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Quality Starts: Wide Receivers (PPR) - Footballguys

Quality Starts for 2017 for Wide Receivers Using PPR Scoring

There are some fantasy football players that believe that the lineup you pick can lose you a game just as much as it can win a contest. Having a player give you a consistent performance week after week can be considered more valuable than a player who goes off every third week and then takes two weeks off between those fantastic performances. Consistency has a value, and it does not take much of a leap to understand that players that you can rely on for solid games when you need them (such as in your postseason) are a huge advantage.

Baseball has a term called "Quality Starts" for pitchers, which is a statistic that represents how often a starting pitcher will put up a good (not great, just good) performance in a given game. The bar is set neither high nor low (six innings pitched, three earned runs or fewer) so as to gauge a decent performance. The theory behind it is that if your pitcher gives you a Quality Start, your team has a fighting chance to win a given game.

So now we need to translate this to football. What is "quality" for each position? How do we define a "Quality Start" for quarterbacks or running backs or any other position? Looking back at the 2017 season, I decided to take the #24 WR for the year based on a points-per-game ranking, rather than based on total points as I had done in some previous years. The reason is simple - when stud wide receivers are available (like Odell Beckham), you play them - but when they are hurt, you don't. So rather than exclude studs who get hurt for several games from the analysis, elite receivers with high averages are now included even though he missed time. That changes our outlook just slightly, as now our WR24 is Michael Crabtree (171.8 fantasy points, or 12.3 per game over 15 games) instead of Nelson Agholor (187.7 points or 11.7 per game). It is a subtle change, but I think a better one, so I will use that for receivers going forwards. Also, taking WR24 seems a bit arbitrary, but if you are looking for a bare minimum of quality, the 24th WR should be the "worst starter" in your fantasy league as a WR2 and a great WR3.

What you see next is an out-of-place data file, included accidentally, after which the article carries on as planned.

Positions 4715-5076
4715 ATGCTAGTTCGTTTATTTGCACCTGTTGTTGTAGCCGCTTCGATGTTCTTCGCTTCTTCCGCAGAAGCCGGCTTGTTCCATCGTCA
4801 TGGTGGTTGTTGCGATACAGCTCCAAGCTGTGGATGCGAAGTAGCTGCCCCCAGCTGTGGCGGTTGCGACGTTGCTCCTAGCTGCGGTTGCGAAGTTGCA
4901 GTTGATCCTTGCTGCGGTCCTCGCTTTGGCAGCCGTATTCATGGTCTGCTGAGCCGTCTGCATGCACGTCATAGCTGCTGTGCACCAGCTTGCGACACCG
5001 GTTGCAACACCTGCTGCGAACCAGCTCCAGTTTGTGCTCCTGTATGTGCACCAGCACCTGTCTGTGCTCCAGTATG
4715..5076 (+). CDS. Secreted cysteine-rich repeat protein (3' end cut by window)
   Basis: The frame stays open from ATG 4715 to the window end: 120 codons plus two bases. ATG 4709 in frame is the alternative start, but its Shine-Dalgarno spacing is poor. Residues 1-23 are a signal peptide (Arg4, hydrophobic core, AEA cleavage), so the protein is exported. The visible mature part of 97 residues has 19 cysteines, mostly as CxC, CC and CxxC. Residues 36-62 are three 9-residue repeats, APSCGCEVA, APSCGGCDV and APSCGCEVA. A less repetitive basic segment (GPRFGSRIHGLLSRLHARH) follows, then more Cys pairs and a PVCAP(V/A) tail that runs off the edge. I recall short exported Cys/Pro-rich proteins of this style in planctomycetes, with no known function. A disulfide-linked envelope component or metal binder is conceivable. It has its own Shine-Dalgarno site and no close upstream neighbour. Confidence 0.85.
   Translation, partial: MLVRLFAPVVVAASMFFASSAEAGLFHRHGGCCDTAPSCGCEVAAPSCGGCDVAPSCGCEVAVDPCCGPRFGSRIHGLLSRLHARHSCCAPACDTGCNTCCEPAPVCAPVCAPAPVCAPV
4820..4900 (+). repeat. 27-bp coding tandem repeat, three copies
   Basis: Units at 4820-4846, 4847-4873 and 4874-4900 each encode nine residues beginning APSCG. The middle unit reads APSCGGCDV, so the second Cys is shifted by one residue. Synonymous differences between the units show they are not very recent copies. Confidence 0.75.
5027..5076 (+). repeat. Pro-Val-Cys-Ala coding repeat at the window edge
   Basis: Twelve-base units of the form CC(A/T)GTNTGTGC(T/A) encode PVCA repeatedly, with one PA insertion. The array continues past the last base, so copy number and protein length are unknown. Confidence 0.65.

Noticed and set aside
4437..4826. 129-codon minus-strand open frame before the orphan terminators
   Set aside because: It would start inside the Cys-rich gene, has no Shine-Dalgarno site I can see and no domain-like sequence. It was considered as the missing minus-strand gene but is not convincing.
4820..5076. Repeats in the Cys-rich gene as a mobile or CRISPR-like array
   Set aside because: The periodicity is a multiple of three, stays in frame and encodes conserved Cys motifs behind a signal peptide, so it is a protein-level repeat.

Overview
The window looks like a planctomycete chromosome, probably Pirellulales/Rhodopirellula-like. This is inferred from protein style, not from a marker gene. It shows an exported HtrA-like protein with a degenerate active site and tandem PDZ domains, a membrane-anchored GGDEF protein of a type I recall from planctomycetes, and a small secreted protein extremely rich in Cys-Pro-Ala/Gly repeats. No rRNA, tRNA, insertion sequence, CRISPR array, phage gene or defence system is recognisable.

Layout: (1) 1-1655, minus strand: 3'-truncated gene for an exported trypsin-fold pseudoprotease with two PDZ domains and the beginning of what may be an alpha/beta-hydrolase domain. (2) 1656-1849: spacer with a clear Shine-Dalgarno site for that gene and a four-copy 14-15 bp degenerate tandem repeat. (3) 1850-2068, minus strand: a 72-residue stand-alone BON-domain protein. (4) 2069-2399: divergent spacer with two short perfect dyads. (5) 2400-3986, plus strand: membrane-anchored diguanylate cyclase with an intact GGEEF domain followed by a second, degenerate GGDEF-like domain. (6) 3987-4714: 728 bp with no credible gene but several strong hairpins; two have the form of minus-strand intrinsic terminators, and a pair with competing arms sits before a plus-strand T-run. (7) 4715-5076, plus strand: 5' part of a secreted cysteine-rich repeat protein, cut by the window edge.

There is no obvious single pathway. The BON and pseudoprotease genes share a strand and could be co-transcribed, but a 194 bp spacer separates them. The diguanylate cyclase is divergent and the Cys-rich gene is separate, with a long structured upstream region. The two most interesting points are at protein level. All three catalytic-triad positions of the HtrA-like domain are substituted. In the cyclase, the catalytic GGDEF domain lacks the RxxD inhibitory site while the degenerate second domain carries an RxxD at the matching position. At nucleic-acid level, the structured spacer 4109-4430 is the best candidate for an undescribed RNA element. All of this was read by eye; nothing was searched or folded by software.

So now we move on to the next question - one of quantifying the quality. At what point do we decide whether or not a wide receiver has given us a quality performance? Here is where it gets a bit murky, but looking at the distribution of WR performances by starters over the season and it becomes evident that the using the 24th WR average and adding or subtracting a percentage gives us a good range for a WR Quality Start.

Using the WR Quality Start range, we can also define a bad performance or an excellent performance as either falling below or exceeding the Quality Start range. Table 1 gives us the fantasy points that it takes to fall in each of the three areas:

WR Start Type
Fantasy Points
Bad Start
0 to 8.0
Quality Start
8.1 to 13.4
Excellent Start
13.5+

Table 1: 2017 WR Quality Start and Fantasy Point Ranges - PPR Scoring

Table 2 shows us the breakdown of all the Top 75 WRs from 2017 and how many of each type of start resulted for each:

Wide Receiver
Team
Excellent Starts
Quality Starts
Bad Starts
Total Starts
PIT
9
2
3
14
HOU
12
3
0
15
Odell Beckham
NYG
3
0
1
4
LAC
7
8
1
16
MIA
8
8
0
16
ARI
6
7
3
16
NOS
7
8
1
16
KCC
7
7
1
15
GBP
8
4
2
14
ATL
6
8
2
16
MIN
7
7
2
16
CIN
5
7
4
16
MIN
5
4
5
14
DET
8
2
6
16
DET
6
6
4
16
SEA
5
8
3
16
NEP
6
4
6
16
LAR
5
4
3
12
PIT
5
5
3
13
TBB
6
6
3
15
NYG
3
5
3
11
DEN
7
5
4
16
NYJ
5
6
5
16
OAK
4
5
3
12
PHI
6
6
3
15
CAR
5
6
5
16
NEP
4
2
3
9
LAR
5
5
5
15
DAL
5
4
7
16
PHI
5
4
7
16
ATL
3
7
5
15
HOU
3
2
5
10
OAK
4
3
6
13
SFO
2
3
3
8
TEN
4
3
7
14
MIA
3
6
7
16
WAS
3
6
6
15
IND
4
4
8
16
NYJ
3
6
7
16
Jr. Ginn
Ted
4
5
6
15
GBP
4
5
5
14
JAC
3
6
3
12
SFO
5